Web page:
These are basic errors. Ones that any crisis management firm or good PR person or PIO would try to avoid. I’m sure Dan Snyder can afford the best in the business. It’s obvious that, like a few public safety bosses I’ve met through the years, Snyder and his ego think they know far better than the PR pros.
Dan Snyder and the Redskins made sure that a relatively little read article blasting the owner got enormous play, not just in Washington, but around the world. So much so that the City Paper’s server crashed on Wednesday. How often have I cautioned about turning a simple one day story into something much bigger?
Remember this: When your public relations policy is based on the fragile ego of a Dan Snyder, a fire chief or a mayor, you will lose every time.
If the reporter or columnist significantly gets the facts wrong, absolutely get out and fix that with the correct facts. This is something quite important in the digital age where information, accurate or inaccurate, is rapidly repeated over and over again on numerous sites. During a radio interview on Thursday, the Redskins COO David Donovan even acknowledged that very point in justifying their offensive against the City Paper saying, “In the Internet age, when something gets published, and it gets linked to and linked to and linked to — and you can go around the Internet and see the number of times people have linked to that column from the November City Paper.” But as the Post’s Dan Steinberg points out, that article is now getting a hell of a lot more links than it did originally (including now on the ever popular STATter911.com) and no one is really correcting any facts.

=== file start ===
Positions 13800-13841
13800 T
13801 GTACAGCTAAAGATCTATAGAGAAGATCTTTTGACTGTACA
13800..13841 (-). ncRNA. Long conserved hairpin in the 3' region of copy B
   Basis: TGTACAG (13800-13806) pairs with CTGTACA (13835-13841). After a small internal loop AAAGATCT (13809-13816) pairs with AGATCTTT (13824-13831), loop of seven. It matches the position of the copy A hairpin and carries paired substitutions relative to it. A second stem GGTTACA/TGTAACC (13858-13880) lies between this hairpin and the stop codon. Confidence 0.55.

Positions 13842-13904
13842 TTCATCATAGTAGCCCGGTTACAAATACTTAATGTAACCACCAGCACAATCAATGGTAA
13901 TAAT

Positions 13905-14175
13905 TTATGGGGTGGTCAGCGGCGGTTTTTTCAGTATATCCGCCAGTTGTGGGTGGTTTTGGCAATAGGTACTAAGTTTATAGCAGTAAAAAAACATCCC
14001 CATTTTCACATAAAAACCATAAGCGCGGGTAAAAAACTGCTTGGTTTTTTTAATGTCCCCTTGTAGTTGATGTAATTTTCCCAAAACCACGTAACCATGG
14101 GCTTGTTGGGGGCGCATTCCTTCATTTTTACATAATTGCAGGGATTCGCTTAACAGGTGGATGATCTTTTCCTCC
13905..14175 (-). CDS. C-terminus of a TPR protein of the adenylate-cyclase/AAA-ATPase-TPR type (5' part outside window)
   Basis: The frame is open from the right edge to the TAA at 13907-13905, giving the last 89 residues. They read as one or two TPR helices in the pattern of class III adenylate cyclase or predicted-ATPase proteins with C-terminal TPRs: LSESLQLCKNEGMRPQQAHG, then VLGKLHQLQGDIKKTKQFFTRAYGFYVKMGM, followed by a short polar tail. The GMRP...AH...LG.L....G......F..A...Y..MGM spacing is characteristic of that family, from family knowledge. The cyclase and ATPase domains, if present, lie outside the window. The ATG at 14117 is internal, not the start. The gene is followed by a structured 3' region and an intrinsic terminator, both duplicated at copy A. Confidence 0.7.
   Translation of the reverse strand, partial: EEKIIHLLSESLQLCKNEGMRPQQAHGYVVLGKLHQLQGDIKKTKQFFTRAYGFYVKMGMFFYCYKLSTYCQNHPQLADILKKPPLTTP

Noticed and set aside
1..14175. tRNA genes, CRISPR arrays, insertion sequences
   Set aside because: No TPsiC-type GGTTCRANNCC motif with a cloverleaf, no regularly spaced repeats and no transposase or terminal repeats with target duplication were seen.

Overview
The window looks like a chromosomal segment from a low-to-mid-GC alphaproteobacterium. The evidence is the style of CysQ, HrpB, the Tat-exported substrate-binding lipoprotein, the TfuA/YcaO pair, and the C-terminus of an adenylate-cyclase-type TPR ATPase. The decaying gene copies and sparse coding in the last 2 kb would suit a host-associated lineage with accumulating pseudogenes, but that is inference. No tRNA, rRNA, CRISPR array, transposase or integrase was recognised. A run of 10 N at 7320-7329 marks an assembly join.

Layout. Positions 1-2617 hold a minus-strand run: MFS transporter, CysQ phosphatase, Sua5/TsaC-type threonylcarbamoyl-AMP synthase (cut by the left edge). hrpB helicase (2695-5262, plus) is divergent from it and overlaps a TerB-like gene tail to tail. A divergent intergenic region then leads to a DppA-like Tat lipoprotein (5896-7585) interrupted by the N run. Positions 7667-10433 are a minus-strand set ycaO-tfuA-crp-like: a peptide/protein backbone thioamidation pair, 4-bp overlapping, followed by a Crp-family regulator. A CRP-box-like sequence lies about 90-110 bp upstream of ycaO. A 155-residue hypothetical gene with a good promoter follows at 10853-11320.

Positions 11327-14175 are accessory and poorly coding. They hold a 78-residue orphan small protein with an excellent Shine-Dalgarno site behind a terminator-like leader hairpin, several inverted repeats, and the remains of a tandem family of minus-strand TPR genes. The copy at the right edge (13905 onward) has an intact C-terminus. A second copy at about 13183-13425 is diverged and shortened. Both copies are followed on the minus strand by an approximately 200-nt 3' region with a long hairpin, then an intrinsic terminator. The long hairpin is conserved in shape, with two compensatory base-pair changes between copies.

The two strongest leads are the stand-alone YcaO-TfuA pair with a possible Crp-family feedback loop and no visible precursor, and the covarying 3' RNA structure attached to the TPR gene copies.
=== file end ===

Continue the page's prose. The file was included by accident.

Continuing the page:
If the goal is to set the record straight, wouldn’t a better tactic have been to take the Washington City Paper up on its offer to get the facts out in a Dan Snyder penned guest column?
If it’s the opinion of a columnist you want to change, that isn’t going to happen by heavy handed, thuggish threats (which in Snyder’s case illustrates McKenna’s thoughts about the owner much better than what the sports columnist wrote in the first place).
Settling a score by trying to get a reporter or columnist fired just to keep the boss happy rarely works (again, you better have some facts to back it up). The same goes for the often used tactic of freezing out or not talking to a reporter who doesn’t play the way you want them to. All you will do is ensure your message isn’t heard with the coverage provided by that publication.
The short version of the response from Snyder and the Redskins is to argue that McKenna is out to get Snyder, that McKenna attacked Snyder’s wife, a breast cancer survivor and spokeswoman (an unfounded claim against McKenna that absolutely no one can sense of), and that a City Paper picture of Snyder as the devil is antisemitic.
Let me be so bold as to offer Dan Snyder, or even a fire or EMS chief who may be equally as sensitive, a different way to go. You’ve dug yourself a big hole that you are trying desperately to get out of. You have failed to provide any shoring and the walls are coming in. Stop burying yourself further by attacking the news media with nothing to really back it up except your hurt feelings. Ditch the ego. Write an open letter to the public and have a press conference telling everyone you’ve made lots of mistakes through the years, but this one tops them all. Take a lesson from Gene Weingarten and do this with a sense of humor. Make sure that sense of humor is directed at you. Beg for the public’s mercy, telling them you have learned your lesson and will do better in the future. Go the Hollywood route and tell everyone you will be in rehab for a few months. Then find a Betty Ford type clinic for egoholics and control freaks. You will know you have the right building because the doorway is extra tall and wide to enable those oversized heads and egos to enter.